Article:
Luther, Martin

Essay by Austinarita99A+, March 2006

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Martin Luther(February 9, 1748-July 8, 1826) was a politician and one of United States' Founding Fathers, but refused to sign the Constitution because he felt it violated states' rights. Though born in Metuchen, New Jersey, in 1748, Martin moved to Maryland after receiving his degree and taught there for three years. He then began to study the law and was admitted to the Virginia bar in 1771. Martin was an early advocate of American independence from Great Britain. In the fall of 1774 he served on the patriot committee of Somerset County, New Jersey Somerset County, and in December he attended a convention of the Province of Maryland in Annapolis, which had been called to consider the recommendations of the Continental Congress. Maryland appointed Luther Martin its attorney general in early 1778. In this capacity, Martin vigorously prosecuted Loyalists, whose numbers were strong in many areas of the state. Tensions had even led to insurrection and open warfare in some counties.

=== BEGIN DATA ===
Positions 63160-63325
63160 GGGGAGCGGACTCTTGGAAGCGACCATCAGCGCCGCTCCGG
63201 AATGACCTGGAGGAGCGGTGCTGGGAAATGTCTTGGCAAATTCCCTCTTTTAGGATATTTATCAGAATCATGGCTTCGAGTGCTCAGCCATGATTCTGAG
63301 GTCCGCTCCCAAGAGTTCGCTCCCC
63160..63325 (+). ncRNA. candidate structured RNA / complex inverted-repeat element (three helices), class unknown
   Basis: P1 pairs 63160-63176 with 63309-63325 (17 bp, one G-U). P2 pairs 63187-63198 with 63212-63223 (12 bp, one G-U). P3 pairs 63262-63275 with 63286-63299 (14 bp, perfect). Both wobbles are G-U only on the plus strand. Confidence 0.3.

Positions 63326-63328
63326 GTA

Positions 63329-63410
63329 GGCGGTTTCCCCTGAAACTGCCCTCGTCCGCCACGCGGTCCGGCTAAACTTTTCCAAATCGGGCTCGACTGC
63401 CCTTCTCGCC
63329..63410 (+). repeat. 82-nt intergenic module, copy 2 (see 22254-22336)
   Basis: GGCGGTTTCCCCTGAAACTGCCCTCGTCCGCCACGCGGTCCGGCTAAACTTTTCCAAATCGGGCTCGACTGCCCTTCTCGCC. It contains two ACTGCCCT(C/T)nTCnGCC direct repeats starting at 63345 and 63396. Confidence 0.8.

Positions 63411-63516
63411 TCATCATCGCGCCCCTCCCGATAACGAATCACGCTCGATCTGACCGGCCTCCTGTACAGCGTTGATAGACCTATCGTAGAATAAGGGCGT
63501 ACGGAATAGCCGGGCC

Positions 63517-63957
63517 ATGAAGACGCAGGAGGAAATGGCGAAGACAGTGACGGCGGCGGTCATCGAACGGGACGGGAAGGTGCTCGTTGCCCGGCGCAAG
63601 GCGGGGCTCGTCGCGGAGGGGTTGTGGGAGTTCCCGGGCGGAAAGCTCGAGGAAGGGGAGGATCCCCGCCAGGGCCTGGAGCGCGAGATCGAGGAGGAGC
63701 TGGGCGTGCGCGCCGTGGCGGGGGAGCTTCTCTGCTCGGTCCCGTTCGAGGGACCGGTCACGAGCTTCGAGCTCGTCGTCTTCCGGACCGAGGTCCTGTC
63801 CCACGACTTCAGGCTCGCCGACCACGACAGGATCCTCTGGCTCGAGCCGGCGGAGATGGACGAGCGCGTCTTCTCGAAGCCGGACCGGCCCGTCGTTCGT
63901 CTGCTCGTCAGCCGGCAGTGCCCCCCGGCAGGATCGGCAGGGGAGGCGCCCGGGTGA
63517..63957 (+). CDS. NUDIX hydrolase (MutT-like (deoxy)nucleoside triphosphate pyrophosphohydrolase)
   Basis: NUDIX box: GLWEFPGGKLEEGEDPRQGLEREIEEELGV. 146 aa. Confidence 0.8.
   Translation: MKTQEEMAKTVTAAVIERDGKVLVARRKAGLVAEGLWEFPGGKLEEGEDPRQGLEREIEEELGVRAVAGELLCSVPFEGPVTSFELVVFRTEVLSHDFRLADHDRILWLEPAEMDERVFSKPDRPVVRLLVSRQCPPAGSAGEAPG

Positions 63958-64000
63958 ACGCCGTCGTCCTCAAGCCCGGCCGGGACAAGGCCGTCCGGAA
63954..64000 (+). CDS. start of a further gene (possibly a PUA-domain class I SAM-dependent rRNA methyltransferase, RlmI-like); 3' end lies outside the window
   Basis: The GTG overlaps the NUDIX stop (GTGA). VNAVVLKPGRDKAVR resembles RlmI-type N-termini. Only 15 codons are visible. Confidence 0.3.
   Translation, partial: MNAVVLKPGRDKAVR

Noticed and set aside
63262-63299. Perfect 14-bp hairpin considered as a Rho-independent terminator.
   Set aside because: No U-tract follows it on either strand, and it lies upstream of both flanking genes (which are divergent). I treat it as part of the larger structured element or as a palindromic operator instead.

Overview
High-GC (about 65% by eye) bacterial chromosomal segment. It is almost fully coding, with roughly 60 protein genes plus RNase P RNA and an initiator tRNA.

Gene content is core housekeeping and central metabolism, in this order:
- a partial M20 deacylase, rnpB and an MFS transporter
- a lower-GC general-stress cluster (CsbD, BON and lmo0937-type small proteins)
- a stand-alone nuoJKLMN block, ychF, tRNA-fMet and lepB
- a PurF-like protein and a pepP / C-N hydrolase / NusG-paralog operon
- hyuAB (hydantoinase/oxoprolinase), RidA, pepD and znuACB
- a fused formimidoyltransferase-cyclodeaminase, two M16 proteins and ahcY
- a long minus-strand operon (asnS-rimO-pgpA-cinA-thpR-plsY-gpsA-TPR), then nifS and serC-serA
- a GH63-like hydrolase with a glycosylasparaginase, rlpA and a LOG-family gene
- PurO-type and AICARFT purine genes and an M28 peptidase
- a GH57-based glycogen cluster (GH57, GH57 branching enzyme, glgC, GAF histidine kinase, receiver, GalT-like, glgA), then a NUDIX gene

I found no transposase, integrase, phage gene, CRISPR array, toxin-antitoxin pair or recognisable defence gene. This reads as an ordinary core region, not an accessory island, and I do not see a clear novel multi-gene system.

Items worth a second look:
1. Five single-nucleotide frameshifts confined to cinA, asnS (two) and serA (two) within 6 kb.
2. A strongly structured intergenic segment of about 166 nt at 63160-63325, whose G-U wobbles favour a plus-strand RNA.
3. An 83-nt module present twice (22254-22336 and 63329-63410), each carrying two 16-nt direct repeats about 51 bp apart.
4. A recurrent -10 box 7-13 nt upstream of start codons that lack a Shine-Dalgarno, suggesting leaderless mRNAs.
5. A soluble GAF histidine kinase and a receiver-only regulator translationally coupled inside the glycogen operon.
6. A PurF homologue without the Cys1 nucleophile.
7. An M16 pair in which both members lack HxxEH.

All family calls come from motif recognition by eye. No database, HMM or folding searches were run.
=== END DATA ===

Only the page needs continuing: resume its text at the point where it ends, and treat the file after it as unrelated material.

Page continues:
While still attorney general, Martin joined the Baltimore Light Dragoons.

In July 1781 his unit joined Pierre Lafayette's forces near Fredericksburg, Virginia, but Martin was recalled by the governor to prosecute a treason trial. From 1778 to 1805 he was Attorney General of Maryland; in 1814-1816 he was chief judge of the court of Oyer and Terminer for the city of Baltimore; and in 1818 to 1822 he was again attorney-general of Maryland. Martin married Maria Cresap on Christmas Day 1783. Of their five children, three daughters lived to adulthood. His postwar law practice grew to become one of the largest and most successful in the country. In 1785 Martin was elected to the Continental Congress, but this appointment was purely honorary. His numerous public and private duties prevented him from traveling to Philadelphia He attended the Constitutional Convention...